What do Ballybunion, Carnoustie and Limerick have in common?
Well, if the answer wasn’t already obvious, our title will have given the game away.
From the world-famous links course at Carnoustie – hosting the AIG Women’s Open championship this week – to the historic and picturesque courses at Limerick and Ballybunion, the isles of Ireland and Great Britain are well renowned for superb golf courses that draw in huge crowds during the golfing season.
Trouble is, do these visitors ever venture further afield than the golf club car park?
The bunkers at Carnoustie Golf Links, Angus, Scotland
For towns that rely heavily on golf to drive their economy, the challenge is clear: how do you encourage visitors to step off the beaten track and venture into the towns that host these world-famous golf courses and links?
The people of Ballybunion, County Kerry, are proud of their golfing pedigree. So much so that when US President Bill Clinton visited the town to play golf in 1998 the town commemorated the moment with a statue in the heart of the town.
Indeed, it was such significant occasion for the townsfolk that, in 2017, Tom McEnery (Irish-American former mayor of San Jose, California) saw fit to immortalise the visit by writing a play about the event.
Statue of Bill Clinton in the centre of Ballybunion, County Kerry, Ireland
Yet, there is also a sense among locals that very little has changed in the town recent years and that the town has been somewhat forgotten. Whilst only a mile from the town centre, the golf attraction remains quite separate to the town and many golfing tourists travel by coach or car into and out of the resort without entering the town.
Is golf really all that Ballybunion can shout about?
And what of Limerick and Carnoustie? Carnoustie in Angus, Scotland, suffers similarly and whilst Limerick no doubt has other attractions that bring in visitors, it still struggles to capitalise on the crowds that flock to the golf courses when big events take place.
Augustinian abbey at Adare Golf Club, Limerick, which will host the Ryder Cup in 2027
When towns have a single crowd pleaser – especially one that pleases so well – other areas can easily become overlooked. But as we’ve said time and again, every place has a story that sets it apart from its neighbours.
Promoting other lesser-known aspects of these towns requires intentional effort. A fact that is not lost on the local authorities that have engaged us to help draw visitors into their towns. At the latest count, we’ve worked in 15 towns across Ireland in the past five years.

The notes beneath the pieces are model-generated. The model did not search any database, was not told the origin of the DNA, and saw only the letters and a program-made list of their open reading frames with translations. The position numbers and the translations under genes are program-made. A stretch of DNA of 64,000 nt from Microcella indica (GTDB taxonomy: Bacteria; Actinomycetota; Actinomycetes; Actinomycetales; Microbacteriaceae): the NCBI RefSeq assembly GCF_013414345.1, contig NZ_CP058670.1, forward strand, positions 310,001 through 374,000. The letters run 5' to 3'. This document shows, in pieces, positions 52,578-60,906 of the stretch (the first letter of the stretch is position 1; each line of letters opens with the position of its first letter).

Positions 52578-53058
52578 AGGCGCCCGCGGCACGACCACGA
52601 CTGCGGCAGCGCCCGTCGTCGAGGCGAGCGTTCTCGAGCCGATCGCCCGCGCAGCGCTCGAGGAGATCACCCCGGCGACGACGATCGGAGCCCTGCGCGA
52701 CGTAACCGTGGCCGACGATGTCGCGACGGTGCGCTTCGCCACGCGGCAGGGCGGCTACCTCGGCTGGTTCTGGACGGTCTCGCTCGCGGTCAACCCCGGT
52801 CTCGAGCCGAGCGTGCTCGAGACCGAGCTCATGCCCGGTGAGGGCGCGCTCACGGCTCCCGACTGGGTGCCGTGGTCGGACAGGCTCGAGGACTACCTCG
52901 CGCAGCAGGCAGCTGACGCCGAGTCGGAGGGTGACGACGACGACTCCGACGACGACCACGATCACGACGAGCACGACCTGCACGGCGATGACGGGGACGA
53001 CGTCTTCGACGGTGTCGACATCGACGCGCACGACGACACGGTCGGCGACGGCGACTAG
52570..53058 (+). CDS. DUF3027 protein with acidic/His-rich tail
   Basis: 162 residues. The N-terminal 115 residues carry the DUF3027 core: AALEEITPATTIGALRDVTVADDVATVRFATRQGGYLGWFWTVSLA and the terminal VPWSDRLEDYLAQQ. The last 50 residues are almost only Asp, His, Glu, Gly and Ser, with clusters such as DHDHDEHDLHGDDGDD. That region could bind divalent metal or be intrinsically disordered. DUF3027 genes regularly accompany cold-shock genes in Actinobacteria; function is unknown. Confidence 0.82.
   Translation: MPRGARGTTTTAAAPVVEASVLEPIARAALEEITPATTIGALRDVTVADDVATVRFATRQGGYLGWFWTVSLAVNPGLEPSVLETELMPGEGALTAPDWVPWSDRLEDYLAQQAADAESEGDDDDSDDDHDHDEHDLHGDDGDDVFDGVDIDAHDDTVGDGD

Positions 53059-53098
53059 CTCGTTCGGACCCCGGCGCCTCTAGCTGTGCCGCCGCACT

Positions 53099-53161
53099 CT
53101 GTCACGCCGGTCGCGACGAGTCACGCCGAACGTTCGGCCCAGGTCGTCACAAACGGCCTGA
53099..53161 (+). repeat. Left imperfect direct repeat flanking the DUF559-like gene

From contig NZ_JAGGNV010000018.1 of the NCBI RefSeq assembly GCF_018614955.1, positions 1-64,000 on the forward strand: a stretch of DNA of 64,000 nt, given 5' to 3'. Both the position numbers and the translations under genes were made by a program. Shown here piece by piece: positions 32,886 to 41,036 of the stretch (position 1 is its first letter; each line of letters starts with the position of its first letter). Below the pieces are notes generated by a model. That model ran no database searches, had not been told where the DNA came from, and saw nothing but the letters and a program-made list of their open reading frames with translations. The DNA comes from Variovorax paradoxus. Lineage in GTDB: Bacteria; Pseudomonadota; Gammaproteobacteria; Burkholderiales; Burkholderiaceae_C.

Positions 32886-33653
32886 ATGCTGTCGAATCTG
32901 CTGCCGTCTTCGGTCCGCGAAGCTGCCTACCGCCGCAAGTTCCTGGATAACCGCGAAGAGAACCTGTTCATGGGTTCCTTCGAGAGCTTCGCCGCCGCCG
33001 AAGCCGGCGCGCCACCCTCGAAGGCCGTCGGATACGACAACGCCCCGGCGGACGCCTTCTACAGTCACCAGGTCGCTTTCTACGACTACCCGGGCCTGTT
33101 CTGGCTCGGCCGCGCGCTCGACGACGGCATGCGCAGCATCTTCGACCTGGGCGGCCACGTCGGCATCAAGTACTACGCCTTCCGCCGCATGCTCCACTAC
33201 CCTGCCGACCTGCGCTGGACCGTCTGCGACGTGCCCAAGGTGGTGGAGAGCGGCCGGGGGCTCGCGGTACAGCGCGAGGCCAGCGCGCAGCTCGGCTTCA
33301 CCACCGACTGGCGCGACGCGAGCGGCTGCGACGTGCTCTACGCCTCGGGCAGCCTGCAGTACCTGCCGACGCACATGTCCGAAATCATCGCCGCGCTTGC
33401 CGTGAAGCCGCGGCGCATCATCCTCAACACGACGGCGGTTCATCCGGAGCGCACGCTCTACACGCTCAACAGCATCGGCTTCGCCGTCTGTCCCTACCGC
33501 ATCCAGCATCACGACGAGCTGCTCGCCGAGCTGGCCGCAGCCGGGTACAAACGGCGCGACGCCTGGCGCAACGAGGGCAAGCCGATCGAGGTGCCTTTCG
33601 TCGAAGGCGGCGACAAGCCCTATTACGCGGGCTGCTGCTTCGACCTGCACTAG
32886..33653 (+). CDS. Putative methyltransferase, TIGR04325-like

These towns not only need inward investment to provide quality leisure facilities (cafés and the like form the backbone of any successful day trip in our opinion!) but proactive marketing strategies that fully promote what is on offer.
So where do we come in?
We’ve worked in all three of these towns to provide wayfinding strategies that aim to strengthen links between these popular golf courses and their host towns with the brief of uncovering the hidden stories and helping places celebrate their unique stories.
Our clients each believe in their place’s potential. It’s just a case of digging deep enough to uncover it. We use our two-pronged approach of interpretation and navigation to get to heart of the matter.
Quite often, visitors very well know where the town centre is; they’re just not interested in going.
It’s our job (and our privilege) to convince them otherwise.
We take the time to research a place’s history, uncover the local stories (and local legends too) and think about a place from the perspective of a first-time or regular visitor.
When we’re designing interpretation boards, we think about how to enhance the story we’re telling. And we carefully choose the right materials and overall design to reflect the character of the place such as its maritime or mining heritage. We select the right level of information to keep visitors engaged without getting lost (metaphorically speaking).
Of course, there’s no use visitors having good intentions of reaching a destination if it’s too difficult to get there. If it looks like it will be hard work, they simply won’t try.
That’s why wayfinding will always incorporate clear and easy navigation at its heart.
We conduct audits to understand where people want to get to and where are they coming from. In the case of golfing towns, that much is clear at least. We identify the destinations of interest and use our graphic capabilities to design maps that help even the least proficient map reader to get around.
Golfing towns are not just one-trick ponies. We are convinced that there is always an interesting angle to highlight.
Wayfinding strategies form a key part of town action plans:
First, get your visitors to WANT to visit.
Alongside inward investment, interpretation wayfinding can support your tourism and marketing strategy to get people to take notice.
Then, make it easy for them to get there.
Our wayfinding strategies will encourage them to walk a little further and stay a little longer.